Two Testaments

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Benjamin Ricketson Tucker


The same day's budget of news offers us two documents which it may be well to place in contrast. One is the will of J. Pierpoint Morgan, which begins with this bequest:

"I commit my soul into the hands of my Saviour, in full confidence that, having redeemed it and washed it in His most precious blood, He will send it faultless before my Heavenly Father, and I entreat my children to maintain and defend at all hazard and at any cost of personal sacrifice, the blessed doctrine of complete atonement for sin through the blood of Jesus Christ, once offered, and through that alone."

The other is an expression of the last wishes of A. Monier-Simentof, one of the French "tragic bandits," written to his lawyer on the day before he was guillotined:

"La Santi, April 20.

"Dear Monsieur Dubron,

"I leave to society my ardent desire that the social institutions of a not distant future may show a maximum of comfort and independence, to the end that the individual, in his leisure, may better devote himself to education and to all that constitutes the beauty of life,—to instruction and to science in general.

'I leave the revolver that was seized in my room at the time of my arrest to a Paris museum, in memory of an innocent victim of an affair that sent a shudder of fear through the country; and, should this wish be carried out, I desire that upon the hilt of the revolver shall be plainly inscribed the words of the great martyr: 'Thou shalt not kill!'

"All my papers and letters are to be given to my parents: Xavier Monier, Estagel (Pyrenees-Orientales). The works of J. J. Rousseau are to be given to my sister for the education of her son.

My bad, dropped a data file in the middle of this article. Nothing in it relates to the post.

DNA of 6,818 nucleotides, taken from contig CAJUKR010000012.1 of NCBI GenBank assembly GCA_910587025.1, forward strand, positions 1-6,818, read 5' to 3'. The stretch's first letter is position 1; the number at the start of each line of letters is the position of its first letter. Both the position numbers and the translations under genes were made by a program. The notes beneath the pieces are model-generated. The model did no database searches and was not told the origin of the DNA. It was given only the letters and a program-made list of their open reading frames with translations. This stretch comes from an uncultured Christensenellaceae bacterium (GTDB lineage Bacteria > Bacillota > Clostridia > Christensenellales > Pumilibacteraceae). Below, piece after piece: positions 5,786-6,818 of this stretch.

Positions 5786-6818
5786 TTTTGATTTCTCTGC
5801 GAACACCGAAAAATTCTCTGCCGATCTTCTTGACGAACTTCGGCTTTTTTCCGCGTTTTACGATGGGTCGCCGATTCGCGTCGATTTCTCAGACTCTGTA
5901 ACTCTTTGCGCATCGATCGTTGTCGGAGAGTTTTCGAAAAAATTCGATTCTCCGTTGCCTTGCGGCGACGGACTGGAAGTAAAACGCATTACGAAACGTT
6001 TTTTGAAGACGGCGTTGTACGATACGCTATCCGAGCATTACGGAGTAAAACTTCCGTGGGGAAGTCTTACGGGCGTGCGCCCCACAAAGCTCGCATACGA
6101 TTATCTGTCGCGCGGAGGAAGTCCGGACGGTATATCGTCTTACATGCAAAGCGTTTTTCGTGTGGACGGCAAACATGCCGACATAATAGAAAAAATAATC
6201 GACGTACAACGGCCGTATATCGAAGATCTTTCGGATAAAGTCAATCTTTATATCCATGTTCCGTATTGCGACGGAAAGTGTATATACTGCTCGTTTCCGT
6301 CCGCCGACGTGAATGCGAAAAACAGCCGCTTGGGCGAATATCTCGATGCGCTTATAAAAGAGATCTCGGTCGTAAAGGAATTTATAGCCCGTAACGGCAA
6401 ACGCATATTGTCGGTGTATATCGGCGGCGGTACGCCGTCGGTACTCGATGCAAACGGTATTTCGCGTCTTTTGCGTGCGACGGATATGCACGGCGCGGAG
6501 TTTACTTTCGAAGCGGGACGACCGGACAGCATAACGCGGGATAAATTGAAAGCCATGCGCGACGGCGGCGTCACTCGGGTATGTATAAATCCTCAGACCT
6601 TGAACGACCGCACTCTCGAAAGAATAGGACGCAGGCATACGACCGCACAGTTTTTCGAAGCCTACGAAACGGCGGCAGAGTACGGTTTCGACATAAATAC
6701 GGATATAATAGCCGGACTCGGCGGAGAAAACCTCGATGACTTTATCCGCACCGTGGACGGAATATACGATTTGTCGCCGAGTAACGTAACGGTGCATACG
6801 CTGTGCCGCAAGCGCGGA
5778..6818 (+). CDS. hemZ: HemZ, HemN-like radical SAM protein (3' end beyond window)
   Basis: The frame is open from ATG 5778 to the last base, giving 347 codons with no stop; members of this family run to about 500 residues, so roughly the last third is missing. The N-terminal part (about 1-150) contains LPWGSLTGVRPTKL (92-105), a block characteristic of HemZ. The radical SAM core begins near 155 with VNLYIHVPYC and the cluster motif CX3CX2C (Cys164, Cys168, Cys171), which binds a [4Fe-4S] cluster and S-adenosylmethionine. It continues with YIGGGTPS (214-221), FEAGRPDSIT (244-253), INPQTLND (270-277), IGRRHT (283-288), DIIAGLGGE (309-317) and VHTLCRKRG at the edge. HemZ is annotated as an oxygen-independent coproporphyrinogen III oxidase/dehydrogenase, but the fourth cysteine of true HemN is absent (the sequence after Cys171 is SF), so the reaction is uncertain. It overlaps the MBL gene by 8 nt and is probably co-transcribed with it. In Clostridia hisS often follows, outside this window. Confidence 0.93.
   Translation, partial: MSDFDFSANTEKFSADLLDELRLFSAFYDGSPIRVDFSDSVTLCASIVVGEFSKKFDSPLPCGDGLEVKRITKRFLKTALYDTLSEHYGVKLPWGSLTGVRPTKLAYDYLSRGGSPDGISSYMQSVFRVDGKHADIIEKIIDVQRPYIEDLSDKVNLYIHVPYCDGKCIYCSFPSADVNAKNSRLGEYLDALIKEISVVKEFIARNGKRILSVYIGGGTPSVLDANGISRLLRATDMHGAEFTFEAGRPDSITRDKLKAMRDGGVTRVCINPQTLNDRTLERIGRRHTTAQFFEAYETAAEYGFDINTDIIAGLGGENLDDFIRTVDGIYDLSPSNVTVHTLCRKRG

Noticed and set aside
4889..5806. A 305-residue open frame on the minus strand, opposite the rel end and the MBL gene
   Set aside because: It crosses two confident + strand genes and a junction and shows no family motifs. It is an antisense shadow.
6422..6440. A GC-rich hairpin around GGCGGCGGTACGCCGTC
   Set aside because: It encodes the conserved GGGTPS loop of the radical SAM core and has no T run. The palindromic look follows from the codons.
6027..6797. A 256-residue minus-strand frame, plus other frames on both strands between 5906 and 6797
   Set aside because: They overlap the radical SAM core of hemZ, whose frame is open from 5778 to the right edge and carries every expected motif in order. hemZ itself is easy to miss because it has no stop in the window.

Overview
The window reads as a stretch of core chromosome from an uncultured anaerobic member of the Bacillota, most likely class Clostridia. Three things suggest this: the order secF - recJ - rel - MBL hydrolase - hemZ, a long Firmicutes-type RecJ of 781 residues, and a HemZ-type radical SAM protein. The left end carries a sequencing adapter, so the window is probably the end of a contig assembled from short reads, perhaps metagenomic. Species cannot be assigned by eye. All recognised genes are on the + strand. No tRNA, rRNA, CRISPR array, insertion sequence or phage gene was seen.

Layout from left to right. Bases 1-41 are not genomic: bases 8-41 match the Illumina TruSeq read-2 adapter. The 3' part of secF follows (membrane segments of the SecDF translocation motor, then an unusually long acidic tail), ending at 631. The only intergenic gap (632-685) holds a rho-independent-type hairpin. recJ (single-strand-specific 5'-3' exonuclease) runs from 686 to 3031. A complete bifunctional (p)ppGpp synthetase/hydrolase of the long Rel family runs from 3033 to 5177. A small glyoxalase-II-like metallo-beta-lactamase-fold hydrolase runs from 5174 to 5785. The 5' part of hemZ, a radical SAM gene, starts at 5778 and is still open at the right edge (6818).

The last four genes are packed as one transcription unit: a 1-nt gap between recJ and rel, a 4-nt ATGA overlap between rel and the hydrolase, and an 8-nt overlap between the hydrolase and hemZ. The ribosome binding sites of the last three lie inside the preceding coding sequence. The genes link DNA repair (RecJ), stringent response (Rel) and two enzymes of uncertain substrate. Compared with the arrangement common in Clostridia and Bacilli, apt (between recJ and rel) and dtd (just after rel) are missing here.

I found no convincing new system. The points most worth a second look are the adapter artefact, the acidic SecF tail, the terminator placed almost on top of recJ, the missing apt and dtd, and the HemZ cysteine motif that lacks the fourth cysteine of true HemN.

"The works to be given to the Municipal Library of Paris are as follows: 'The Origin of Species,' the complete works of Rabelais, 'Science and Con- science,' 'Egoism,' 'Ancestral Influences,' 'Liberty and Determinism,' Spencer's 'What is Morality?' 'Philosophy,' 'Pedagogy.'

"I leave to my much-esteemed defender, Bruno-Dubron, in honour of the devotion and warm eloquence with which he pleaded my cause, and in token also of my eternal gratitude and my affection, the work of Guyau: 'Outline of a Morality without Obligation or Sanction.'

"To Maitre Michon, who, graciously and with devotion, has also brought me words of hope and comfort while awaiting the final outcome of our situation, I address my deep thanks, and I leave to him, in memory of his kindness, the work of Bunge: 'Right is Might.'

"I add a word concerning the inspectors who, during the sad and uniform days that I have passed in their company, have spoken words of consolation to me. I leave my gratitude and friendship to these worthy defenders of society.

"I think, my dear Monsieur Dubron, that I need not urge upon you the execution of my last wishes, for I know your heart, and I am sure in advance that after my death you will fulfil my desires of today. I finish, then, by offering you the expression of my affection and of my kind recollections.

"Write to my parents, offer them a few words of consolation; that is all that I shall ask of your goodness.

"Your very grateful,

One need not be an advocate of "individual resumption," of "propaganda by deed," or even of "direct action," in order to prefer the petty bandit who, having a social ideal, seeks to further it by an isolated act of violence, though knowing that thereby he bares his neck to the knife, to the giant bandit who, believing in society as it is and having no ideal but his own aggrandizement, realizes it by forging and wielding the mighty weapon of legal monopoly to despoil a whole people of their products and their liberties, and who, wolfish devourer of the flock, continues, even after his death, to bathe in the Blood of the Lamb.

Benj. R. Tucker.

  • Benjamin R. Tucker, “Two Testaments,” The New Freewoman 1, no. 1 (June 15, 1913): 15.